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McClain v. Bank of New York


April 29, 2010


The opinion of the court was delivered by: Savage, J.


In his pro se complaint characterized as an action brought under 42 U.S.C. § 1983, Charlie McClain, Jr. ("McClain") claims that the defendants violated his due process rights under the Fourteenth Amendment when they filed a foreclosure action in state court and obtained a default judgment against him. He seeks vacation of the foreclosure judgment entered in the Delaware County Court of Common Pleas and damages for violations of his constitutional rights. He has named as defendants the Bank of New York, Gerald Hassell, Jim Smith, Wells Fargo Home Mortgage ("Wells Fargo"), Mark Oman, Caroline Schuster, Sovereign Bank, John Killen, Joe Flynn, Joseph McGinn, the Department of the Treasury, Timothy Geithner and John Dugan.*fn1

Sovereign Bank, John Killen and Joe Flynn filed an answer to the complaint. Defendants Wells Fargo, Mark Oman, Caroline Schuster, Gerald Hassell, Jim Smith, and the Bank of New York have moved to dismiss this action under Fed. R. Civ. P. 12(b)(1) contending that the Rooker-Feldman doctrine*fn2 bars this Court from exercising subject matter jurisdiction over McClain's claims against them. They also assert res judicata and argue that the complaint fails to state a claim under Fed. R. Civ. P. 12(b)(6).

On December 30, 2009, McClain was ordered to respond to the motion to dismiss no later than January 15, 2010. He has not filed a response to the motion. Although the motion could be granted as uncontested, we shall, given McClain's pro se status, address it on the merits.

We conclude that the Rooker-Feldman doctrine deprives the federal district court of subject matter jurisdiction over the claims asserted against the moving defendants. Therefore, the motion to dismiss will be granted and the complaint as to the moving defendants will be dismissed.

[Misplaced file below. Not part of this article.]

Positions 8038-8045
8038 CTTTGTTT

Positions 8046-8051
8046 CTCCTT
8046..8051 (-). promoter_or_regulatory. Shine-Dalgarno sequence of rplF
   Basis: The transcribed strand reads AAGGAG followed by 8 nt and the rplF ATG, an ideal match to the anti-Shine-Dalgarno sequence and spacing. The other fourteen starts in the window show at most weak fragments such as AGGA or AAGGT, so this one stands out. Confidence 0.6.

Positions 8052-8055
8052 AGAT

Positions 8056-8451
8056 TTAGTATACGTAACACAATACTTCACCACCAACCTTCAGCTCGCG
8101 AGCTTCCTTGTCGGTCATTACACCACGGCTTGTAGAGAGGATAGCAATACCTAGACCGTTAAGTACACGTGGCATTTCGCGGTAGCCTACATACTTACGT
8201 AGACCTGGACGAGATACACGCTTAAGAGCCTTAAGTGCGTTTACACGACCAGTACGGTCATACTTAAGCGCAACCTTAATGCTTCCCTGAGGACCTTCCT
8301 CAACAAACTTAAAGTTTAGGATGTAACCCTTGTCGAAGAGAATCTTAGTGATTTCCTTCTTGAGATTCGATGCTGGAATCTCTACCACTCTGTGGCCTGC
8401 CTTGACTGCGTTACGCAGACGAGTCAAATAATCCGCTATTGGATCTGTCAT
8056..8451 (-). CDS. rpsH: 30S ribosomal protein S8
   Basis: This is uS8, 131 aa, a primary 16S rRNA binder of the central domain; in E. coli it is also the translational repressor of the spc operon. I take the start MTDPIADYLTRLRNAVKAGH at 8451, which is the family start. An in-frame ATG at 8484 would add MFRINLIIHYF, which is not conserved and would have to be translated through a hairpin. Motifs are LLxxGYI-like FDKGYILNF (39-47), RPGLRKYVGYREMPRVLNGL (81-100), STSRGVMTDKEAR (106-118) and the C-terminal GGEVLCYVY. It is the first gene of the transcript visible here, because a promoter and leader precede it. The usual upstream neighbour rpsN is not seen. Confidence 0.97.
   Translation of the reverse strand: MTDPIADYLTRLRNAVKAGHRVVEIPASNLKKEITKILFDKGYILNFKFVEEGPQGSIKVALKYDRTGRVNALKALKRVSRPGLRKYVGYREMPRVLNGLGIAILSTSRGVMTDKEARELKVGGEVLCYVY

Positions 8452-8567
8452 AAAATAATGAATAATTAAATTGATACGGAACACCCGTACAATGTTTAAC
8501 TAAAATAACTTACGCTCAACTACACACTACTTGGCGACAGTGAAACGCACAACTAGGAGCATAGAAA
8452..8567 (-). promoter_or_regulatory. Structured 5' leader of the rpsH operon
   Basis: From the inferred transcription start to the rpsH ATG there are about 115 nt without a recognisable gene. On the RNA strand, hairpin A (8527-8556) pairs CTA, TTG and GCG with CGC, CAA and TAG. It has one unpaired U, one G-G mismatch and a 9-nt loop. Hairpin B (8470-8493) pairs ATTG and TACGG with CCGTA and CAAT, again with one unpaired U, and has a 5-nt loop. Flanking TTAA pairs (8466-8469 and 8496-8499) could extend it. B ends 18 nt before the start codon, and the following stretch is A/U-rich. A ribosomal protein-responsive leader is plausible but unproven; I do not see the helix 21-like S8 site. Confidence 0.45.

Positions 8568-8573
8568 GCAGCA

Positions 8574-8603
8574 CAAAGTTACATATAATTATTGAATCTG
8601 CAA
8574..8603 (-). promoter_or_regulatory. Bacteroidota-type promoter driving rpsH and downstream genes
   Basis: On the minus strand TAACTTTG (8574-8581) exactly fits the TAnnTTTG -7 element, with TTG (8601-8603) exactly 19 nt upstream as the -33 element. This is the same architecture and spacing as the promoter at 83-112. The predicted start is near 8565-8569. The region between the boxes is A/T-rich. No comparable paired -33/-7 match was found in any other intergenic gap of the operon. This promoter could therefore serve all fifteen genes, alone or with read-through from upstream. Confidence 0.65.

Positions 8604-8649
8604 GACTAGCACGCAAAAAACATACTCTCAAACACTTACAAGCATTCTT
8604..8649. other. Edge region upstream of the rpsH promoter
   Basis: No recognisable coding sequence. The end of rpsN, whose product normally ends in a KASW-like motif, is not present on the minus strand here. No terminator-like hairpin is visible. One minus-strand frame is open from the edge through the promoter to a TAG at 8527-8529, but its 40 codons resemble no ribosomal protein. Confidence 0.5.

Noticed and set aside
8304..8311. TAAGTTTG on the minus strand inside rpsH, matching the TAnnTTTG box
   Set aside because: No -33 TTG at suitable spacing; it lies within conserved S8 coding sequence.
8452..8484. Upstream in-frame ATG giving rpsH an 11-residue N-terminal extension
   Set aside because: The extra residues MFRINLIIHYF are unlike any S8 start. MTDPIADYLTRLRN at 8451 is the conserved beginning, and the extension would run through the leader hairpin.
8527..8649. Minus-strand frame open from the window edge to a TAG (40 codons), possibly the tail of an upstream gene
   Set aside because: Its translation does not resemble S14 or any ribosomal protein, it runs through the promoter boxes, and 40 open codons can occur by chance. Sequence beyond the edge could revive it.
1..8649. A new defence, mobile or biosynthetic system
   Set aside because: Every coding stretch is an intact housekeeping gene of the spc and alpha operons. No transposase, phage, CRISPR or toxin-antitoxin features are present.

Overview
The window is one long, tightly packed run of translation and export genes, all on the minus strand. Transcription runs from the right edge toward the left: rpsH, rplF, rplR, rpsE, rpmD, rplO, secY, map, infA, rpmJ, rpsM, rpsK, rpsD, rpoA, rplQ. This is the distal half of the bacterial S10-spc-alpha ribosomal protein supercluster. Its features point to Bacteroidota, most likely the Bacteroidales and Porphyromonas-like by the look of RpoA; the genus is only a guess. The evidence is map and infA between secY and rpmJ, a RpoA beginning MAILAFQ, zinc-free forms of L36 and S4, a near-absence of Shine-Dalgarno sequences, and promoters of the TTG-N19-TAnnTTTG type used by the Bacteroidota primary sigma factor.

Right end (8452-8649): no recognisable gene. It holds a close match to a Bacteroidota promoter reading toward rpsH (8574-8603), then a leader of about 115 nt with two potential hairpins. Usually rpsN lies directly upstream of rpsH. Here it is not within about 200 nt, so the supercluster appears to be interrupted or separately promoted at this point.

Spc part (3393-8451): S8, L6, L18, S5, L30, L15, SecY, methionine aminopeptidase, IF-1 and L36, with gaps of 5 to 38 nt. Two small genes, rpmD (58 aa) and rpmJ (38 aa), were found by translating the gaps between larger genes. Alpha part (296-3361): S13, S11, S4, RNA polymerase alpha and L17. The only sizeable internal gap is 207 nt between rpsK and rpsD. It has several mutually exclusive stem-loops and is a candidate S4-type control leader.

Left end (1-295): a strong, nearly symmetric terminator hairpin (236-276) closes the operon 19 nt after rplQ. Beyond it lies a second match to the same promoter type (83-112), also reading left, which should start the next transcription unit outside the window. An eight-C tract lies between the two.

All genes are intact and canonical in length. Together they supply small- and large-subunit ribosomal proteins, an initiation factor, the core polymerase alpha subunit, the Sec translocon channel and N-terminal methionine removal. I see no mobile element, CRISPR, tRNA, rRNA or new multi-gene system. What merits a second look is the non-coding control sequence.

McClain entered into a loan transaction with Sovereign Bank, giving it a security interest in his property located in Delaware County, Pennsylvania. Sovereign Bank assigned the loan agreement and its security interest to Wells Fargo. Apparently, Wells Fargo assigned its interest to the Bank of New York.

After McClain defaulted on the loan payments, Bank of New York commenced a mortgage foreclosure action against McClain in the Delaware County Court of Common Pleas on March 18, 2008. Three months later, on June 18, 2008, the state court entered a default judgment against McClain for failure to answer. In execution of the judgment, the property was sold at a sheriff's sale to Bank of New York on December 8, 2008.

On January 12, 2009, the Bank of New York brought an ejectment action against McClain in the same state court. Summary judgment was granted in favor of the Bank of New York on May 29, 2009.

On July 21, 2009, sixteen months after the foreclosure action was started, McClain filed a motion in the ejectment action in the state court to dismiss the earlier foreclosure action. The motion was denied on October 13, 2009. McClain did not appeal or seek to set aside the judgment in the state court.

McClain filed this action on September 23, 2009, seeking relief under 42 U.S.C. § 1983. Although it is unclear from the complaint, we shall assume that McClain is seeking to have the state court judgment vacated and the sheriff sale set aside. He argues that he is entitled to relief under § 1983 because his Fourteenth Amendment due process rights were violated when the state court entered default judgment against him.

Motion to Dismiss Standard

A motion to dismiss under Fed. R. Civ. P. 12(b)(1) attacking the court's jurisdiction is treated the same as a Rule 12(b)(6) motion. Gould Elecs. Inc. v. United States, 220 F.3d 169, 176 (3d Cir. 2000). However, a jurisdictional motion challenging the factual underpinnings of a court's jurisdiction under Rule 12(b)(1) requires less deference to the plaintiff's complaint. CNA v. United States, 535 F.3d 132, 139 (3d Cir. 2008). Because a "factual attack" in a Rule 12(b)(1) motion to dismiss addresses the court's power to hear the case, there is no presumption of truthfulness and we may consider materials outside the complaint to satisfy ourselves that the exercise of federal jurisdiction is proper. Id. at 139 and 145.